This week saw a resolution to the grueling legal battle between the University of California at Berkeley and the Broad Institute over the discovery of the novel, cheap, and easy-to-use gene-editing technique known as CRISPR. The technique's original discoverers, Berkeley's Jennifer Doudna and Emmanuelle Charpentier, lost a patent battle to the Broad Institute's Feng Zhang over who first discovered that the technique could be used to edit human and animal DNA—a feat that has massive potential to treat and cure diseases.
Ever since CRISPR—the relatively cheap and easy-to-use genome editing technique—made its way to the scientific stage, researchers have grappled with one of its biggest ethical quagmires: Its ability to edit human embryos, thereby potentially altering the DNA of subsequent generations. The question of whether to allow such a drastic and permanent change has been discussed ad nauseum since it became clear that CRISPR would make this (relatively) easy to do. This week, a panel of experts from the National Academy of Science released a report endorsing this type of research—though a long list of caveats and precautions come in tow.
Genome editing company Editas Medicine plans to use CRISPR to treat an inherited eye disease, the company's president announced this week at the EmTech conference in Cambridge, Massachusetts, as MIT Tech Review reports. In a bid to be the first of at least a dozen companies to use CRISPR in a clinical setting, the company intends to test its treatment on patients before 2017.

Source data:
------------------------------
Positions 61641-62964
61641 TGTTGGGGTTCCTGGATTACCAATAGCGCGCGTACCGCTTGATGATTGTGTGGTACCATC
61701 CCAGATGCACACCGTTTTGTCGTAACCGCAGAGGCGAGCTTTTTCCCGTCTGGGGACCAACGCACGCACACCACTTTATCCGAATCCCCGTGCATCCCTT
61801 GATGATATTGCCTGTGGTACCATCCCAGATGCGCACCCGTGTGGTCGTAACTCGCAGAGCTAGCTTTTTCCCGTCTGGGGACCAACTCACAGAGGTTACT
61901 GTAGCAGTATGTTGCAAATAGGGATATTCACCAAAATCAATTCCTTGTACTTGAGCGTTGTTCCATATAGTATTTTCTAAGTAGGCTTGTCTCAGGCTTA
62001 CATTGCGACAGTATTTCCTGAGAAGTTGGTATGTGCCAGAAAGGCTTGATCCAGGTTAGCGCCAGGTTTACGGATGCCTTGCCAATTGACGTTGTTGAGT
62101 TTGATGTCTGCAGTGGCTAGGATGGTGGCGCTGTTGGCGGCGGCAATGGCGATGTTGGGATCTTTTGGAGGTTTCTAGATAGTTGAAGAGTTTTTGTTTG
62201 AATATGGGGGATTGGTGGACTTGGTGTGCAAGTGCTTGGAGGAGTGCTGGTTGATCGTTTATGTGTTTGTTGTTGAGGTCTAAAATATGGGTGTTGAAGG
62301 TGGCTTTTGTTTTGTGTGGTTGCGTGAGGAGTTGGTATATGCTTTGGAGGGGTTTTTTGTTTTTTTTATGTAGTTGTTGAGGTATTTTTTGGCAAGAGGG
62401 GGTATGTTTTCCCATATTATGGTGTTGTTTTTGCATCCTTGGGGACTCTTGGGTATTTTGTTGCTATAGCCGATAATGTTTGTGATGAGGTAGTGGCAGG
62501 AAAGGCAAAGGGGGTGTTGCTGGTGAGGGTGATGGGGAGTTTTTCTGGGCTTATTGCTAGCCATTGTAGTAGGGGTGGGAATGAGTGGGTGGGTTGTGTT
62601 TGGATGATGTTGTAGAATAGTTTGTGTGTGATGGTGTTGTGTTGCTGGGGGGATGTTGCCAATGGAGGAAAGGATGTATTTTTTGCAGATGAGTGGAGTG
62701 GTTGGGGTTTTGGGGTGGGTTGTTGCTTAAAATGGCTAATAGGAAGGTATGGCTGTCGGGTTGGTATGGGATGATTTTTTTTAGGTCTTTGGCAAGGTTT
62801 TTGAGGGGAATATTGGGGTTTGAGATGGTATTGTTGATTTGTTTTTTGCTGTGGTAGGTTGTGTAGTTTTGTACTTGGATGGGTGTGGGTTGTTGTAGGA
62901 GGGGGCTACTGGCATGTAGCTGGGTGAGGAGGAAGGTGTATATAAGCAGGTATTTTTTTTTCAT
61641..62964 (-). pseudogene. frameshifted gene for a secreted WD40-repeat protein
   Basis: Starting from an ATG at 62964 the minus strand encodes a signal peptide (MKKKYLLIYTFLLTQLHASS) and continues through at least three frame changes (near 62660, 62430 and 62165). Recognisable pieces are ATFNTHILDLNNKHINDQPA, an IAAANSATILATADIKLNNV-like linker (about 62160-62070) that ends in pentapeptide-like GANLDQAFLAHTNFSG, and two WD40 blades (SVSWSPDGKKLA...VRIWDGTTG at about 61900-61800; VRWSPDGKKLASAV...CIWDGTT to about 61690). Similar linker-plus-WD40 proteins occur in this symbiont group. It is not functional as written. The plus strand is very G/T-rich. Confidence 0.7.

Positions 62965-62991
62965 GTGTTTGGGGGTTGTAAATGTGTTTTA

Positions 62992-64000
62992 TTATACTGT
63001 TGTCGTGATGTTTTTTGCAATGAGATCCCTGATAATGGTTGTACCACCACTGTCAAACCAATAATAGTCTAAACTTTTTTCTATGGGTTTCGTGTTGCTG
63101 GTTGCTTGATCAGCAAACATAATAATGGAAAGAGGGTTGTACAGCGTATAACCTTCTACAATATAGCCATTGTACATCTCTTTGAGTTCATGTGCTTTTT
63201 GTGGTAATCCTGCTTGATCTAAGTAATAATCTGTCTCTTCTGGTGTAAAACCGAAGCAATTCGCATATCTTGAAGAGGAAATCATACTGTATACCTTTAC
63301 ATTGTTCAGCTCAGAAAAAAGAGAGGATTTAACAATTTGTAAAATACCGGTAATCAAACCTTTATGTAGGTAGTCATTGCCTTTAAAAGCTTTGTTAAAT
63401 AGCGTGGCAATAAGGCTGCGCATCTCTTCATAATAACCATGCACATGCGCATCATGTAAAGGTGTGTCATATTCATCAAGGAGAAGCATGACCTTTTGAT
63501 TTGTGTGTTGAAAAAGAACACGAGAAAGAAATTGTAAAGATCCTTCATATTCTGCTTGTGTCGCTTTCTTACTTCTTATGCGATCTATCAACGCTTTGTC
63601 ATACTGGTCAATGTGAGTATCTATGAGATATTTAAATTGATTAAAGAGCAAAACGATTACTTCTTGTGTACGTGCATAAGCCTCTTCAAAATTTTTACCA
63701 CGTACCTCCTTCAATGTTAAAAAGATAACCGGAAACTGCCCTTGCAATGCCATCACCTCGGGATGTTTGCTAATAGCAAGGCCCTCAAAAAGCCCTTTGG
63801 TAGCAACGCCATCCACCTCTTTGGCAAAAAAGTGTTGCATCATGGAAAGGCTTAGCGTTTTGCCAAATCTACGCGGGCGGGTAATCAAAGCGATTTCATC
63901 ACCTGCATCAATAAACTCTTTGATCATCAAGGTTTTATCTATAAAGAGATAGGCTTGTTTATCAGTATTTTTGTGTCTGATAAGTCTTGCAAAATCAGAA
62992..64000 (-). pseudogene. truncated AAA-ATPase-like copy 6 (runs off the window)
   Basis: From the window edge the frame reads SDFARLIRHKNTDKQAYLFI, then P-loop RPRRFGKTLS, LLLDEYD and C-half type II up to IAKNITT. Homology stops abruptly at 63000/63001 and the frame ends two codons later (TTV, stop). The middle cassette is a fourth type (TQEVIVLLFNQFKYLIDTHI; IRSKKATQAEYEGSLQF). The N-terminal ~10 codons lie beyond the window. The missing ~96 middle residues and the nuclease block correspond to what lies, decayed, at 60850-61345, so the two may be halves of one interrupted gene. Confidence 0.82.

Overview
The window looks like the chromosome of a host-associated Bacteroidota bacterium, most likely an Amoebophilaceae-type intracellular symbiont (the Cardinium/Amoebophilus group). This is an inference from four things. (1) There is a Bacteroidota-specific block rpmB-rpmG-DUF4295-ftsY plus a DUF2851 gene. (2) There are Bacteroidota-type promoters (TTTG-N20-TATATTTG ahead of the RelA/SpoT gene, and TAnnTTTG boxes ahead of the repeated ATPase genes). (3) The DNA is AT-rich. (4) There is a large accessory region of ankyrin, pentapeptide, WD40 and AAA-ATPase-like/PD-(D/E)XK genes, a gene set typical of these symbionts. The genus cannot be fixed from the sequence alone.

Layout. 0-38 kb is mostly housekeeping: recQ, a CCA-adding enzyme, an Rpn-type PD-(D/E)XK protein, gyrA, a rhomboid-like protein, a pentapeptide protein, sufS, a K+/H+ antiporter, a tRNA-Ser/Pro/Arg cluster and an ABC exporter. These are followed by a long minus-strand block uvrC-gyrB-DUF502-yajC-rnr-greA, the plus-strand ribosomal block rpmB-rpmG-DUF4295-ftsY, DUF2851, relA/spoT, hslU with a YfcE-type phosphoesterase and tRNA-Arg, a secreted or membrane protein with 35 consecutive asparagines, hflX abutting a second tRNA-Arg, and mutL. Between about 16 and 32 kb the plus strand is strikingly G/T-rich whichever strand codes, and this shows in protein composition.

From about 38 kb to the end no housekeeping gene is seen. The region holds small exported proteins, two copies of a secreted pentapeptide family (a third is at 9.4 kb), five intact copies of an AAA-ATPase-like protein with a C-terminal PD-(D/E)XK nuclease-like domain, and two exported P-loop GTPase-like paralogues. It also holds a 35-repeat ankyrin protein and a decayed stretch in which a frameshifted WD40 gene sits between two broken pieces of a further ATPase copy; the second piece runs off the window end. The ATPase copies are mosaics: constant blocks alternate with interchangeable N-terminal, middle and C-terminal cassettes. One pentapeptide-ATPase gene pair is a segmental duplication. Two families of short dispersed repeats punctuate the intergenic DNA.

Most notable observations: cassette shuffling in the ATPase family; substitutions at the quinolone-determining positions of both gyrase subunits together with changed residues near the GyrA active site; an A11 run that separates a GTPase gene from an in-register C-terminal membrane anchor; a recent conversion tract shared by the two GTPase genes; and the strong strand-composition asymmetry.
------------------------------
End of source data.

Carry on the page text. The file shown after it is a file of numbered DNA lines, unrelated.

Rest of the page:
For decades, scientists have modified plants' DNA in the lab to make the crops more appealing, or to better resist pests or disease. And in spite of controversy, the advent of genetic editing enzyme CRISPR has sped up this process. Now a team of Korean researchers has altered the CRISPR complex so that it can knock out genes without introducing new ones, according to a study published this week in Nature Biotechnology. The modifications are so minor that they might not even qualify as genetically modified foods according to most regulatory definitions of GMO, as Nature News reports.
The CRISPR genetic editing technique targets a series of repeated DNA sequences found in the genetic code of all sorts of organisms, from bacteria to humans. Special enzymes can find these repeated phrases and snip the DNA strands there; the cell then naturally stitches up the damaged DNA, so the organism can keep using it. But the method still isn't perfect—mistakes still happen more often than researchers would like. Now a team of biologists, led by researchers from the Broad Institute of MIT and Harvard, have found a tiny molecule that, when used with CRISPR, may make the editing process more precise, according to a study published last week in Cell.
The advent of enzyme complex CRISPR/Cas9 has ushered in a new age of genetic manipulation—it could help us cure diseases or resuscitate extinct species. One of CRISPR's big advantages is that it's much easier to use than its predecessors. So easy, in fact, that amateur biohackers are using it in their experiments, according to a report from Nature News.